(Toni L. Sandys/Washington Post)


Matt Hendricks has had plenty of bumps and bruises over his career as a hockey player. For him, a broken finger or a broken nose is routine and stitches are commonplace.

But there are still a few things that can give even Hendricks pause, like when he took a glove to the face in the second period of Tuesday’s game against the Carolina Hurricanes.

When Tim Brent’s mitt scratched the cornea in his left eye, Hendricks lost his vision for a few minutes but after receiving treatment from the Capitals training staff he managed to return to the game. Wednesday he took part in practice no worse for wear.

“I still feel it; it feels a little sore and a little burning sensation in there. But for the most part I’m good. It was probably more scary than anything,” Hendricks said after Wednesday’s skate.

“It was a little nerve-wracking. I couldn’t see anything out of it right away,” Hendricks said. ”Kind of like somebody poked you in the eye real good and you kind of see black here. But it came back quickly and I was able to play, and that’s all that really matters.”

Hendricks said after the initial disruption in his vision he saw spots but a contact lens and eye drops helped it return and allowed him to get back on the ice in Carolina. He skated only four shifts in the final two periods of Washington’s 5-3 win over the Hurricanes but there shouldn’t be any lingering effects of the scratch.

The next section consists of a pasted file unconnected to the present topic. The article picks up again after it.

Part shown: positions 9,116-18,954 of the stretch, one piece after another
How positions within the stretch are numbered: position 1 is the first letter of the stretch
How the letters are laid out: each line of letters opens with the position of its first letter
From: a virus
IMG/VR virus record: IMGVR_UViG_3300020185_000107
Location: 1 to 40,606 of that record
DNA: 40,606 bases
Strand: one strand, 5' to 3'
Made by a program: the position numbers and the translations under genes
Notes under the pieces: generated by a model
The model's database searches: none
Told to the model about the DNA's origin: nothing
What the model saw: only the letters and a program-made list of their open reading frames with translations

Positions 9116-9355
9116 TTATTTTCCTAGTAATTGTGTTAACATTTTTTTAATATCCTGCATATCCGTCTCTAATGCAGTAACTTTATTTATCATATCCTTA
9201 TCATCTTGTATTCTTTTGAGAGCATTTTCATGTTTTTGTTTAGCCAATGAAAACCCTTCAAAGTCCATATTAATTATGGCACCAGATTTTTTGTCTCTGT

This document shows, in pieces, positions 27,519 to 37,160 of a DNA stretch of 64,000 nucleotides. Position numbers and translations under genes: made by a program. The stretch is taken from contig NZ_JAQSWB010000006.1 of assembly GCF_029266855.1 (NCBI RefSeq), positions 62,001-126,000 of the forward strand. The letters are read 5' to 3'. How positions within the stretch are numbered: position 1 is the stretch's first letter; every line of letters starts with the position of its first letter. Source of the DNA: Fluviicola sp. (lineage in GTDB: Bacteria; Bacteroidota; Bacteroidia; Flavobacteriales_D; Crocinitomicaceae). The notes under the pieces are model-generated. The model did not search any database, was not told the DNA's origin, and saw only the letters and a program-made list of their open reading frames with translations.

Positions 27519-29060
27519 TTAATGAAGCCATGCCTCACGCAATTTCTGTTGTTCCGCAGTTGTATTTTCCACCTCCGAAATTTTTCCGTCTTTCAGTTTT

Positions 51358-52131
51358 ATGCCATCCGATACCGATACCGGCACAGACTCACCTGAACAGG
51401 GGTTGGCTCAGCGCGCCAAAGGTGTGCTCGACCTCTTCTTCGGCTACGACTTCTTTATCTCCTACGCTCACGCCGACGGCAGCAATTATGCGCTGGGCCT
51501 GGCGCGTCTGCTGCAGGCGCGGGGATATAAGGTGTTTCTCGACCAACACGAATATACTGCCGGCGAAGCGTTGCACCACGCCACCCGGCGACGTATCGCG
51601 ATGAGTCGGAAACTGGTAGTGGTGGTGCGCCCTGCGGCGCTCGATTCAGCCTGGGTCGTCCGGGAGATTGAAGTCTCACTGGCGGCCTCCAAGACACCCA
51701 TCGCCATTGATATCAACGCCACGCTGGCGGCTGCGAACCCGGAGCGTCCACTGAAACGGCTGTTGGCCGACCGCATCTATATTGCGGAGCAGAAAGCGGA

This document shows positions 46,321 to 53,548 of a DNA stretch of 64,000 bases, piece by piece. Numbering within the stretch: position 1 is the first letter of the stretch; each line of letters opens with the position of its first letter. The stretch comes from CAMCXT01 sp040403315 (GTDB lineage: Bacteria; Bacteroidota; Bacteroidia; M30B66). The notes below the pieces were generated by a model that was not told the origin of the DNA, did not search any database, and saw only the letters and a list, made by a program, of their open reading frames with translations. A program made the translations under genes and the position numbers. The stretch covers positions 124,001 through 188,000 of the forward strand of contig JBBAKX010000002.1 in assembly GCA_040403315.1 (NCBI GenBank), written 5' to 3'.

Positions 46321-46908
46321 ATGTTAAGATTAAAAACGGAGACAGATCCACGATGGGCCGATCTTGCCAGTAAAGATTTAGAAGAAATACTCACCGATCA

In addition to the usual trade deadline day activity Wednesday there were a few housekeeping matters for the Capitals.

>> All NHL teams are now allowed to exceed the 23-man roster maximum, but they’re limited to only four recalls from the trade deadline until the conclusion of the regular season. In the playoffs, teams can call up as many players as it wants but only three can be in the lineup simultaneously.  Keep that in mind for all roster moves down the stretch.

>> The Capitals used one of their four allotted recalls Wednesday in a paper transaction to assign and then immediately recall defenseman Steve Oleksy from Hershey. Oleksy never left Washington, but it’s a transaction that allows him to be included on the AHL’s clear day roster and thus makes him eligible to play in the Calder Cup playoffs if necessary.

>> A day after signing free agent college defenseman Nate Schmidt to an entry-level deal, Washington assigned the former Minnesota Golden Gopher to Hershey. General Manager George McPhee said the Capitals wanted to make sure Schmidt was playing and for now that will be in the AHL.

“We like him a lot. Real good player, sort of the guy we targeted this year,” McPhee said. “We wanted to get him on the clear-day list in Hershey so he could play there. He’s got terrific speed, the ability to run the power play. Those are pretty valuable attributes.”

>> Schmidt isn’t the only defenseman McPhee wants to make sure gets plenty of playing time. He assigned Dmitry Orlov and Tomas Kundratek to Hershey Tuesday with the same thing in mind, that they’re better served by getting game action.

“They’re really part of our team, but I don’t want them just watching here,” McPhee said. “Might as well keep them playing and when we need them we’re ready to go.”